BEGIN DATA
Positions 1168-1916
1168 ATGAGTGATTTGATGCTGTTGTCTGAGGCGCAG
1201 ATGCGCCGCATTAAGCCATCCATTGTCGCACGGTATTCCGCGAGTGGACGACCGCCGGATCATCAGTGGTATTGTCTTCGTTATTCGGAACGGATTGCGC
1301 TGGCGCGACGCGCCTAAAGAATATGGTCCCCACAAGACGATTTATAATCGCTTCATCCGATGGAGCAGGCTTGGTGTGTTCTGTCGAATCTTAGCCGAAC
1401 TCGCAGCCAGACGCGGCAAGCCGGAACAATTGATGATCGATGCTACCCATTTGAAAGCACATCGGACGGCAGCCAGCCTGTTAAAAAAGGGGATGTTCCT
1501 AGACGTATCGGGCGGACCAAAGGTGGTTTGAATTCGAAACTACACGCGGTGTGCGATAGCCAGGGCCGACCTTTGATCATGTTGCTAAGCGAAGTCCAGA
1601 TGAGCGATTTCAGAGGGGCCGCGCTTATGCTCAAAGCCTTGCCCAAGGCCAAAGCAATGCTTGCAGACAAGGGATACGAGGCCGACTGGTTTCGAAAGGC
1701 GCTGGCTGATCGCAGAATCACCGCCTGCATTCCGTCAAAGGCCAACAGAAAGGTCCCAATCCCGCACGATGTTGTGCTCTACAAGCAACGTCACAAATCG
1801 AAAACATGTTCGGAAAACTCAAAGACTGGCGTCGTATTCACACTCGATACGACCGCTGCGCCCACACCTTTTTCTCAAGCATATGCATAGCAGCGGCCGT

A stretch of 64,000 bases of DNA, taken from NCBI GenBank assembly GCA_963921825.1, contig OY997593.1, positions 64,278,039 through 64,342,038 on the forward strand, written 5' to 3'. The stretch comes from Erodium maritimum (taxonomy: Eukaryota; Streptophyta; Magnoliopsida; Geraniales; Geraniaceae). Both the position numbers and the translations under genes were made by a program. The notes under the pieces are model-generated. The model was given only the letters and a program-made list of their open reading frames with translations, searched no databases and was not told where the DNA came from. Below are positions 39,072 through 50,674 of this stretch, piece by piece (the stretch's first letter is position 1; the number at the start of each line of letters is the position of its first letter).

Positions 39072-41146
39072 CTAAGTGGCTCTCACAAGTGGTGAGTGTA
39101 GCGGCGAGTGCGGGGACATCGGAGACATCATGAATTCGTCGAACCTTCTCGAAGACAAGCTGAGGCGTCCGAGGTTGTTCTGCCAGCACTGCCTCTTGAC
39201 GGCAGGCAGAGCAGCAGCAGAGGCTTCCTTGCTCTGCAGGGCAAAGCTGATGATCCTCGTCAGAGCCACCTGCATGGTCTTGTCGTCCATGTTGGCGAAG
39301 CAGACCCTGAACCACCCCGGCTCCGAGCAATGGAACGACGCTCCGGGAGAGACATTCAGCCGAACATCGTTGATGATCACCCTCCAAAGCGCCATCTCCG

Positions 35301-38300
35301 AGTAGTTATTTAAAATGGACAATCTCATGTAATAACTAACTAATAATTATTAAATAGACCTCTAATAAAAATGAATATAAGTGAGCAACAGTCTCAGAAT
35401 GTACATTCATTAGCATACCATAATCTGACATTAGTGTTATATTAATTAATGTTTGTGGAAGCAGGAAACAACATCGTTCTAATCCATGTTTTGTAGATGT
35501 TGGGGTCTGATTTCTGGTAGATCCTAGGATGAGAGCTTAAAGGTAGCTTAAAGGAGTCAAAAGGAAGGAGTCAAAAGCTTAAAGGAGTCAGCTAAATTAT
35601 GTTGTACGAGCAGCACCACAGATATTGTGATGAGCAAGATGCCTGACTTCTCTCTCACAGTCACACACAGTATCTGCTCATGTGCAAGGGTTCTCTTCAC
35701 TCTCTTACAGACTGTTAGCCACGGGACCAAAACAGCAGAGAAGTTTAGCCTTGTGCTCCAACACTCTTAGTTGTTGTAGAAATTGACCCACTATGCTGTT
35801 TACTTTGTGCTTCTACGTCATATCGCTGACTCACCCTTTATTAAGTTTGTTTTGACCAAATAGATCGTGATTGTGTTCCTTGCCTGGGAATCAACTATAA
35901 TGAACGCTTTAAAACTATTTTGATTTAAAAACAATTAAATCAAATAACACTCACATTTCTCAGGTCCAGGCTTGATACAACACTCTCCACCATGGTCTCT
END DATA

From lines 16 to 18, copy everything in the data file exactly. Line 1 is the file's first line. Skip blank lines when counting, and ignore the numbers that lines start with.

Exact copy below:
Positions 35301-38300
35301 AGTAGTTATTTAAAATGGACAATCTCATGTAATAACTAACTAATAATTATTAAATAGACCTCTAATAAAAATGAATATAAGTGAGCAACAGTCTCAGAAT
35401 GTACATTCATTAGCATACCATAATCTGACATTAGTGTTATATTAATTAATGTTTGTGGAAGCAGGAAACAACATCGTTCTAATCCATGTTTTGTAGATGT